ALA has posted a fantastic video from the annual conference featuring Tom McNamee, Chicago Sun Times, on how to get your op-ed letters published. The term “op-ed” means opposite the editorial. In newspapers, an op-ed piece is usually placed on the page opposite an editorial. We've been including op-eds as part of our marketing strategy for the State Library here in NJ and I urge all of you to add it to your repertoire.
Here are the key points Tom points out in the video:
- Keep them to 400- 500 words ( I suggest you call your editor and ask them or do a word count in the paper you are sending it to.)
- Have something worth saying
- Tell a story
- No matter how important your story is, remember that people will only read it if it entertains them
We've also learned that you need to plan your op-eds because chances are your paper isn't going to publish your op-ed every month (they call those columns). My departments plans on two op-eds a year and try to connect them to both a major campaign we're running and larger issues facing communities. Our larger papers want responses or solutions to problems and won't even go near anything that sounds like an infomercial, even for National Library Week.
Make sure the topic is relevant to the paper's readers. A great place to start is by reading the the headlines, knowing what discussions are taking place at council meetings or just listening to what your customers are talking about when they come to the library.
Keep your op-ed customer centric.
Tom talks about incorporating stories in your op-ed. I couldn't agree with him more. Make sure your are writing about your customers and how your library is solving problems for them. I write on how to create a short strategic story in my book, Bite-Sized Marketing, and will be giving a workshop at ALA annual, but the basic formula is really simple. Be sure to stay away from stories that simply praise your library like, "I couldn't live without my library!" Instead find stories about your customers where the library has solved a problem like "I lost my job and the new career center helped me fill out applications online."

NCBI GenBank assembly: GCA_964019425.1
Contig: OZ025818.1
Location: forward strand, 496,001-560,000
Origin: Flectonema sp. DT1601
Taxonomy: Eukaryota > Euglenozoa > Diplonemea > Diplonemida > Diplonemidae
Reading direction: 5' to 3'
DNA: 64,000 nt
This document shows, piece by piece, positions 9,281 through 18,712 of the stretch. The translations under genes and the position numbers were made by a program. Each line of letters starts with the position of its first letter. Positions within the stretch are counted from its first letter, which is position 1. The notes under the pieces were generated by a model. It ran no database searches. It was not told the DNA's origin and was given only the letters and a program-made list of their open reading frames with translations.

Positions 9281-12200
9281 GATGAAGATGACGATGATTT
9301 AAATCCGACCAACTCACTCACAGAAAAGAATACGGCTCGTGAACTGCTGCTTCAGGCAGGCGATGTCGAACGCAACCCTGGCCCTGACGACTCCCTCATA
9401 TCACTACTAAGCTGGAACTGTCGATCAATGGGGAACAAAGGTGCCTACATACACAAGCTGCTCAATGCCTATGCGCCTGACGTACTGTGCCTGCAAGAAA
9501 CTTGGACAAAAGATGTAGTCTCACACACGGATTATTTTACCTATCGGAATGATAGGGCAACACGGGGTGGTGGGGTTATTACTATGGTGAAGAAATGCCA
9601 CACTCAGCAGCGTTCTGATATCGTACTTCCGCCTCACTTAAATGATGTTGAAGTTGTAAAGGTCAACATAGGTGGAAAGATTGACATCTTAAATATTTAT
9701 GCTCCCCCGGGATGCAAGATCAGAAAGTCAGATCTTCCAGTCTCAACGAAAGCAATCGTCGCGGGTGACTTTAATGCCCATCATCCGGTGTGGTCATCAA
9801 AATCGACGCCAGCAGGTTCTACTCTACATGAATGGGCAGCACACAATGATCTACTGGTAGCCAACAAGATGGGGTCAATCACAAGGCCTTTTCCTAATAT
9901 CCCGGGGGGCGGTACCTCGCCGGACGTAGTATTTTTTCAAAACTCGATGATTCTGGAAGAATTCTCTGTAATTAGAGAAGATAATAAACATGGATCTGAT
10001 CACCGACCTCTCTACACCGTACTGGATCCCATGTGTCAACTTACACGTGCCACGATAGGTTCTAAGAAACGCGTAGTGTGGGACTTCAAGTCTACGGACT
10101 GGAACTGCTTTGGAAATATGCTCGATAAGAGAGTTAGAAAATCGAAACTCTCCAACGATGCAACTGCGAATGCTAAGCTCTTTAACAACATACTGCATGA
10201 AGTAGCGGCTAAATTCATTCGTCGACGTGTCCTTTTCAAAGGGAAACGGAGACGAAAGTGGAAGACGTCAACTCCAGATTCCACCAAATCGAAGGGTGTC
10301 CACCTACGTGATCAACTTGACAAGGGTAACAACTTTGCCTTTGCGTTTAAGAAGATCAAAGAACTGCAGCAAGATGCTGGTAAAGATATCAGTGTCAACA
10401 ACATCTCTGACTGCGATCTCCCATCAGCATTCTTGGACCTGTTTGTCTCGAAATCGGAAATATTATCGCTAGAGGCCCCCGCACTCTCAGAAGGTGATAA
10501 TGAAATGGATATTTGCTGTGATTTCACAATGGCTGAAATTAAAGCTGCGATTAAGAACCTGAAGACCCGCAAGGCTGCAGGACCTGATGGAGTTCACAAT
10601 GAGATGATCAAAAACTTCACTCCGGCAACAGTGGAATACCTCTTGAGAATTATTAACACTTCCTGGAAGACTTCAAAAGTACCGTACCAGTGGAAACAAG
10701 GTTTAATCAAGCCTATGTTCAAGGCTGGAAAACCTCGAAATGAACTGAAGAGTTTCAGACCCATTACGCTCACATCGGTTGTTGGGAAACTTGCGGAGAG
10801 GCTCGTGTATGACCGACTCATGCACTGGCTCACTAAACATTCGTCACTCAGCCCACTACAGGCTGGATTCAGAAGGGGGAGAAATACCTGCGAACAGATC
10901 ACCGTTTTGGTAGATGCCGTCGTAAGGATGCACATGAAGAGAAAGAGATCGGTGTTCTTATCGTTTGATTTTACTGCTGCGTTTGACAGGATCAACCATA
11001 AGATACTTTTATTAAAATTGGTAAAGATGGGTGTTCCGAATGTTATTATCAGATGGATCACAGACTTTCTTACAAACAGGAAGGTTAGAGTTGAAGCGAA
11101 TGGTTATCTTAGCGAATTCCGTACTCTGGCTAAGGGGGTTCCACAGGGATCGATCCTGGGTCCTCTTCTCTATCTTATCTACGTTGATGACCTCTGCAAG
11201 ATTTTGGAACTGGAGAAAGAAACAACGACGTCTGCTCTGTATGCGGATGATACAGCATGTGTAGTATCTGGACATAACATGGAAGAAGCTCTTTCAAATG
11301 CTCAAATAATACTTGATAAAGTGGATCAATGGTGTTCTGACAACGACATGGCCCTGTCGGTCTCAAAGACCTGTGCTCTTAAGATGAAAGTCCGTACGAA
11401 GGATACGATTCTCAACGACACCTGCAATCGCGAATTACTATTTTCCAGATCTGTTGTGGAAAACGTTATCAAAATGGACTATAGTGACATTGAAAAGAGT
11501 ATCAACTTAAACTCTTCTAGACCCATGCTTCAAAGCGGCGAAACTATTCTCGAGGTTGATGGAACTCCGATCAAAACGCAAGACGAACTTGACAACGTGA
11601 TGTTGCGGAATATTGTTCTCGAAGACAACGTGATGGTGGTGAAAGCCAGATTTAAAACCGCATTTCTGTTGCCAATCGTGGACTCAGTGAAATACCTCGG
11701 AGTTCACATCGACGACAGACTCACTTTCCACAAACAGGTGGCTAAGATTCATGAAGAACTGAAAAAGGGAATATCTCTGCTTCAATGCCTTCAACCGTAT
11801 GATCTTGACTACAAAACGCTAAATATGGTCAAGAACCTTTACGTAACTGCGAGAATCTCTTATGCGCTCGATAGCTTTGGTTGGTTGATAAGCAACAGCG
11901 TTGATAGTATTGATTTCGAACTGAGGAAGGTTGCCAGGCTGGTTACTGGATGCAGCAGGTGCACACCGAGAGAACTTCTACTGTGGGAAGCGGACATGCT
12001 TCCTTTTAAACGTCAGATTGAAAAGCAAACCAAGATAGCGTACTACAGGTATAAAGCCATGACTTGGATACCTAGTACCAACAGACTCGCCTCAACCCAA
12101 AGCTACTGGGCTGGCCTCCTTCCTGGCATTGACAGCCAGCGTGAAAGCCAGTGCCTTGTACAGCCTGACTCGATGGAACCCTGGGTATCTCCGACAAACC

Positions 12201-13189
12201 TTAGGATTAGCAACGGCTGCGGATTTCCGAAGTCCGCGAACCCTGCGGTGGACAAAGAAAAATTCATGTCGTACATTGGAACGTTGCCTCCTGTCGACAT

1. Introduce your character
2. Tell the problem he or she is facing
3. Show how the library resolved the problem
You could also have your local newspaper write an editorial about your library. We've found that some smaller local papers will sometimes take a well written piece and run it as their editorial. But for the larger papers you'll need to call for an appointment to meet with the editorial board. These boards usually consist of the editorial page editor, editor writers and maybe subject specialists. You might consider this approach for larger topics such as funding issues, closures, essential services, etc. Know your position and outline a presentation in an easy to follow format (bullet points are great). Include background information and links to facts. Invite relevant people to attend the meeting with you. We brought several people who could give first hand testimony of the impact the loss of funding would have on various institutions and businesses when we met an editorial board regarding editorial support for the restoration of funding for a initiative. Also make sure you have an understanding of all sides of the issue and be prepared to discuss why your perspective deserves support.
Letters to the Editor
Don't overlook another great tool, the Letter to the Editor. This format is perfect for your supporters to spread a positive message about how your library is an added value to the community. These are great tools for the Friends, foundations, teens and parents groups. Ask people to keep the letters short and specific. Make sure they include how the library solved a problem for them and how that action could help everyone in the community.
Your library can write a letter to the editor to praise the work of volunteers that made an event successful,to thank staff for extraordinary effort, to thank elected officials for their support, community members for their help and support, etc. The possibilities are endless. Keep the letters short, to the point and make sure to connect it to the fact that the library is valuable to your community.
Another great place to post your appreciation is on blogs. You can either post them directly to your blog or add them as comment to community or news blogs. The same goes in the 140 character realm of Twitter. And of course, never overlook the opportunity to post your
op-eds or letter directly to news websites.